Professional deformation: why all your problems look like nails

clous : ombres et lumière / nails : light and shadows

Thanks to Dave Stone for blogging about Déformation professionnelle – the expression that brilliantly describes:

a tendency to look at things from the point of view of one’s own profession and forget a broader perspective. It is a pun on the expression “formation professionnelle,” meaning “professional training.” The implication is that all (or most) professional training results to some extent in a distortion of the way the professional views the world.

I’m very conscious of this effect, so I seek out conflicting points of view and the opinions of people from other industries.

My awareness of déformation professionnelle encourages me to blog negative views of SEO (twice) and social media.

I love this quote from Wikipedia’s déformation professionnelle article:

When the only tool you have is a hammer, every problem looks like a nail.

Thanks Dave!

Comments

  1. That is really a good thought, the only tool is hammer, then every problem looks like a nail.

    We use the hammer to fix the nail as we want, right?

    Comment by kitano — October 23, 2009 @ 7:34 am

  2. Well yes… we use the hammer to ‘fix’ the nail, but we often use the hammer to fix screws, staples, pins and things that aren’t even broken.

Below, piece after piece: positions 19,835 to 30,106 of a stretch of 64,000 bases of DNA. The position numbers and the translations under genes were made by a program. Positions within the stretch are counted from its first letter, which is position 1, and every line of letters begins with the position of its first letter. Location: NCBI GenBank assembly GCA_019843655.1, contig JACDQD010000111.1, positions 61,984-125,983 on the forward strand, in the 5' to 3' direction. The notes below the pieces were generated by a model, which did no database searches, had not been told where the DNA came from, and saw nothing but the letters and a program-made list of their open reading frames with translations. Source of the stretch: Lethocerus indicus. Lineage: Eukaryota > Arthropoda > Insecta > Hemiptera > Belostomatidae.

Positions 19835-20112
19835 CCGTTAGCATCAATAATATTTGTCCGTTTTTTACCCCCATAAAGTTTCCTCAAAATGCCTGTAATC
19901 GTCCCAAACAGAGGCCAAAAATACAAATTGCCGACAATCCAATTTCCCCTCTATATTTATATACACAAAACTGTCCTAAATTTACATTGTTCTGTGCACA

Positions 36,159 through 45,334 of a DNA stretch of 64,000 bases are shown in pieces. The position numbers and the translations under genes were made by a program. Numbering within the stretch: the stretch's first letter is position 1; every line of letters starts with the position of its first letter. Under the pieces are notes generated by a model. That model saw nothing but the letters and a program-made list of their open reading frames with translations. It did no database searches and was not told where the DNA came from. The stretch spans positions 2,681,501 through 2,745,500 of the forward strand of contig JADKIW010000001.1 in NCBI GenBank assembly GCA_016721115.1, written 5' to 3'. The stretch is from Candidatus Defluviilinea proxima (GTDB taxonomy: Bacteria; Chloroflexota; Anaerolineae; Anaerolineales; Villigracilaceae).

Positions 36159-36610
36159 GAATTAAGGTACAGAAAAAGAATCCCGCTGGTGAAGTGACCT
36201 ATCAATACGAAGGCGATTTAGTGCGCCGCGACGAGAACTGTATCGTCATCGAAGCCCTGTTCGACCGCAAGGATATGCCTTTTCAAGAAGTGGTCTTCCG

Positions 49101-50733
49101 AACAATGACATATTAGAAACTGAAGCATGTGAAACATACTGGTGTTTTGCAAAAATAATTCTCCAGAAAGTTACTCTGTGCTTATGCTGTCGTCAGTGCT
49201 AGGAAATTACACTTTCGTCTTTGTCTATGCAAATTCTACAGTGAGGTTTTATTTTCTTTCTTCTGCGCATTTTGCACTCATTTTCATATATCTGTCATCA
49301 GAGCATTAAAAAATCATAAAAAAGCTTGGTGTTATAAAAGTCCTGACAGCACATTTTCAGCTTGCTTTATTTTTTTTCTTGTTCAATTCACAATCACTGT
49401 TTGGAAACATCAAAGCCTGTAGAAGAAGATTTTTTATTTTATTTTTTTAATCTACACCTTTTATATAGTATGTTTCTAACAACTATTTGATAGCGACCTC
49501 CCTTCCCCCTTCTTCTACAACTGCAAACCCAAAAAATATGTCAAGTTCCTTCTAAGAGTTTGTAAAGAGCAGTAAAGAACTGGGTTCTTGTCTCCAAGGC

Comment by Leif Kendall — October 23, 2009 @ 8:17 am

  3. Credit Sydney J. Harris, columnist for the Chicago Daily News and the Chicago Sun Times for coining the term ‘professional deformation’ in the late sixties. His was the earliest reference I know of to this concept of seeing the world through the blindered eyes of your particular professional training. He was a brilliant observer of human nature.

    Comment by Bethany Frasier — April 11, 2013 @ 4:03 pm

  4. The comment made by Bethany Frasier is false, as is the the opening paragraphs of this blog. The phrase “professional deformation” is not derived from “formation professionelle”, meaning “professional training”. The term was first used in France (not the Chicago Daily News) as “deformacion professionelle” meaning “professional deformation” or “professional distortion”. It does not implicitly mean a distortion/deformation of perspective pertaining to a vocation. The word “professional” or “profession” means to “declare; profess; a public avowal or acknowledgement of ones sentiments or beliefs.”

    The phrase was introduced into the United States by existential philosopher William Barret in his book, Irrational Man in 1958. But even he dd not coin the term.

    Comment by Wesley Malvini — May 8, 2020 @ 9:44 am

  5. Thanks Wesley! That’s very interesting. However, I think the core message of this post still stands: Your professional training or toolkit can lead you to address every challenge with the same solution. And that’s a Bad Thing.

    TL;DR: Leif wins.

    Comment by Leif Kendall — May 18, 2020 @ 3:24 pm

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